Hamstring Muscle Strain

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Hamstring Muscle Strain


Hamstring strains are very common in sports involving sprinting, change of direction and jumping.

Most experts concur that the majority of hamstring strains occur while sprinting and more specifically as the lower limb is in the ‘terminal swing phase’ of running at a time when the hamstring muscle is loaded eccentrically(lengthening fibres under load).


The most common site of injury is in the biceps femurs (BF) – research indicating this is the case in approximately 80% of hamstring strains. Thirty percent of these BF strains are in the distal musculotendinous junction (MTJ) and twenty percent occur in the proximal MTJ and the remaining twenty percent are well localised to the mid belly.


The key risk factors are age, previous injury, fatigue and imbalance in quadriceps/hamstring strength ratio.


Clinical examination is considered adequately reliable to make a correct diagnosis. The key positive clinical findings are:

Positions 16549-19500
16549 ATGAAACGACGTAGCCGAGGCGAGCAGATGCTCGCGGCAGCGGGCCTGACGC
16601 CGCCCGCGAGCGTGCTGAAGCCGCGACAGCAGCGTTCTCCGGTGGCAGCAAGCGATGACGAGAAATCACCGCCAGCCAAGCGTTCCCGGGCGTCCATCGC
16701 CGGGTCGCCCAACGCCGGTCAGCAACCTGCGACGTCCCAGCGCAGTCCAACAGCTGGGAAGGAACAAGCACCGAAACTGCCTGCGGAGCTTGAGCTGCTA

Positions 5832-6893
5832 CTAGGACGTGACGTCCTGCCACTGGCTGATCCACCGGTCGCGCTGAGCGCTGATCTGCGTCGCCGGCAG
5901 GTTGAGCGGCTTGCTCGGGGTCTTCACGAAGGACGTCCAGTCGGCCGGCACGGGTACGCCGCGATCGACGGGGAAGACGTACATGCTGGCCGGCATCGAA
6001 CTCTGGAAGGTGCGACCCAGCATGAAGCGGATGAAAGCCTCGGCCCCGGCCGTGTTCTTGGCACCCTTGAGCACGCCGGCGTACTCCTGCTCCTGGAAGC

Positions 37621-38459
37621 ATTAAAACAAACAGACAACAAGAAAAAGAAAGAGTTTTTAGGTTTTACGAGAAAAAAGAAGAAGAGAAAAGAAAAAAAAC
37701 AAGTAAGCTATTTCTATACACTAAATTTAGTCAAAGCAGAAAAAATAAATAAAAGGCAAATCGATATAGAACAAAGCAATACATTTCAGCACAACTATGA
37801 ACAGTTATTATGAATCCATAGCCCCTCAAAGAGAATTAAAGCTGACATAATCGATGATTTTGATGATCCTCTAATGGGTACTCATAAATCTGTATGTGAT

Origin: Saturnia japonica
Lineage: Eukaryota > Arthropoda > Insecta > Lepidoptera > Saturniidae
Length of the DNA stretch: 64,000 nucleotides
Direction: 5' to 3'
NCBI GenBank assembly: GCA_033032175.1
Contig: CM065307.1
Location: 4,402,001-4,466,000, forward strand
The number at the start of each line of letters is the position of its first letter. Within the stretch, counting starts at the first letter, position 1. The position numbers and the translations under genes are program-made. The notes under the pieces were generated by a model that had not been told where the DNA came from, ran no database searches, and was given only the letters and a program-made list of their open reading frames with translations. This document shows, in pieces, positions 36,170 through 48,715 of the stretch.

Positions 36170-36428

(i) sudden onset with a mechanism of force/speed
(ii) disability walking or running
(iii) symptoms well localised on palpation
(iv) stretch deficit
(v) strength deficit
(vi) negative neural findings


A reliable clinical test to predict hamstring injury is the ‘single leg hamstring bridge’. If weak with endurance testing compared to the contralateral side there is an increased risk of forthcoming injury.


Treatment is not limited to but can include:

(i) immediate RICER
(ii) early sub-threshold muscle stretching and activation
(iii) dry needling
(iv) soft tissue massage after early healing phase
(v) graduated return to activity over a 3-6 week period dependent on the grade of injury inclusive of well structured running drills that respect acceleration/deceleration

Hamstring muscle strain


Brukner + Kahn ,2006. Clinical Sp Medicine
Freckleton, Cook + Pizzari, 2013. BJSpMed
Freckleton + Pizzari, 2013. JSpMed
Orchard et al, 1997. AmJSpMed

Credit: Peter Hogg
APA Titled Sports Physiotherapist

Peter Hogg

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